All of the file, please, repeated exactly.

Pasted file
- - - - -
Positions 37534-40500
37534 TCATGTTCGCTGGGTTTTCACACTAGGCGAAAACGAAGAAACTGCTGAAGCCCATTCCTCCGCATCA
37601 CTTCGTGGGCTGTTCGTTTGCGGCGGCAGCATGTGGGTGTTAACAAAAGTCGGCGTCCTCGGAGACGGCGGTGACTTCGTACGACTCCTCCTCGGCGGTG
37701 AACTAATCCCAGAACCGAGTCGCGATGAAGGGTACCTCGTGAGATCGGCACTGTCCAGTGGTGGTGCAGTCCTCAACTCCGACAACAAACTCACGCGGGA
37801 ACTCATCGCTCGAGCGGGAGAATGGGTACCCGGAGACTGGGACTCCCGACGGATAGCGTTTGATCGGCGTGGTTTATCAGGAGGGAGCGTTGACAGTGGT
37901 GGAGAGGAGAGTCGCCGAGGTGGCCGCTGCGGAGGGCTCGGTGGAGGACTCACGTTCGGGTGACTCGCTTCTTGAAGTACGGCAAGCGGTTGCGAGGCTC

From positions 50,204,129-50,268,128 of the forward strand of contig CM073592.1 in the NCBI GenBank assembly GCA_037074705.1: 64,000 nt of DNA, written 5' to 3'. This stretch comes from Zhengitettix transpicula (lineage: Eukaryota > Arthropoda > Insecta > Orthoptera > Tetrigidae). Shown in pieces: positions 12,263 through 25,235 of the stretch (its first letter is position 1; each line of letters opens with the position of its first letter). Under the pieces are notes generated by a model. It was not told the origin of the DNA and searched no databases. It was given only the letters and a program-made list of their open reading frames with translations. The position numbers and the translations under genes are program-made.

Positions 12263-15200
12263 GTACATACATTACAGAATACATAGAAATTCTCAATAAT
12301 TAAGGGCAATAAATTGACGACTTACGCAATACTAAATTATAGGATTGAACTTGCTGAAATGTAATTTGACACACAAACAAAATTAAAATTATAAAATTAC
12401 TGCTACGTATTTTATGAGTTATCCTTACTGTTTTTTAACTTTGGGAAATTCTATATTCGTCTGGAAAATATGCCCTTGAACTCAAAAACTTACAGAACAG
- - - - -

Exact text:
Positions 37534-40500
37534 TCATGTTCGCTGGGTTTTCACACTAGGCGAAAACGAAGAAACTGCTGAAGCCCATTCCTCCGCATCA
37601 CTTCGTGGGCTGTTCGTTTGCGGCGGCAGCATGTGGGTGTTAACAAAAGTCGGCGTCCTCGGAGACGGCGGTGACTTCGTACGACTCCTCCTCGGCGGTG
37701 AACTAATCCCAGAACCGAGTCGCGATGAAGGGTACCTCGTGAGATCGGCACTGTCCAGTGGTGGTGCAGTCCTCAACTCCGACAACAAACTCACGCGGGA
37801 ACTCATCGCTCGAGCGGGAGAATGGGTACCCGGAGACTGGGACTCCCGACGGATAGCGTTTGATCGGCGTGGTTTATCAGGAGGGAGCGTTGACAGTGGT
37901 GGAGAGGAGAGTCGCCGAGGTGGCCGCTGCGGAGGGCTCGGTGGAGGACTCACGTTCGGGTGACTCGCTTCTTGAAGTACGGCAAGCGGTTGCGAGGCTC

From positions 50,204,129-50,268,128 of the forward strand of contig CM073592.1 in the NCBI GenBank assembly GCA_037074705.1: 64,000 nt of DNA, written 5' to 3'. This stretch comes from Zhengitettix transpicula (lineage: Eukaryota > Arthropoda > Insecta > Orthoptera > Tetrigidae). Shown in pieces: positions 12,263 through 25,235 of the stretch (its first letter is position 1; each line of letters opens with the position of its first letter). Under the pieces are notes generated by a model. It was not told the origin of the DNA and searched no databases. It was given only the letters and a program-made list of their open reading frames with translations. The position numbers and the translations under genes are program-made.

Positions 12263-15200
12263 GTACATACATTACAGAATACATAGAAATTCTCAATAAT
12301 TAAGGGCAATAAATTGACGACTTACGCAATACTAAATTATAGGATTGAACTTGCTGAAATGTAATTTGACACACAAACAAAATTAAAATTATAAAATTAC
12401 TGCTACGTATTTTATGAGTTATCCTTACTGTTTTTTAACTTTGGGAAATTCTATATTCGTCTGGAAAATATGCCCTTGAACTCAAAAACTTACAGAACAG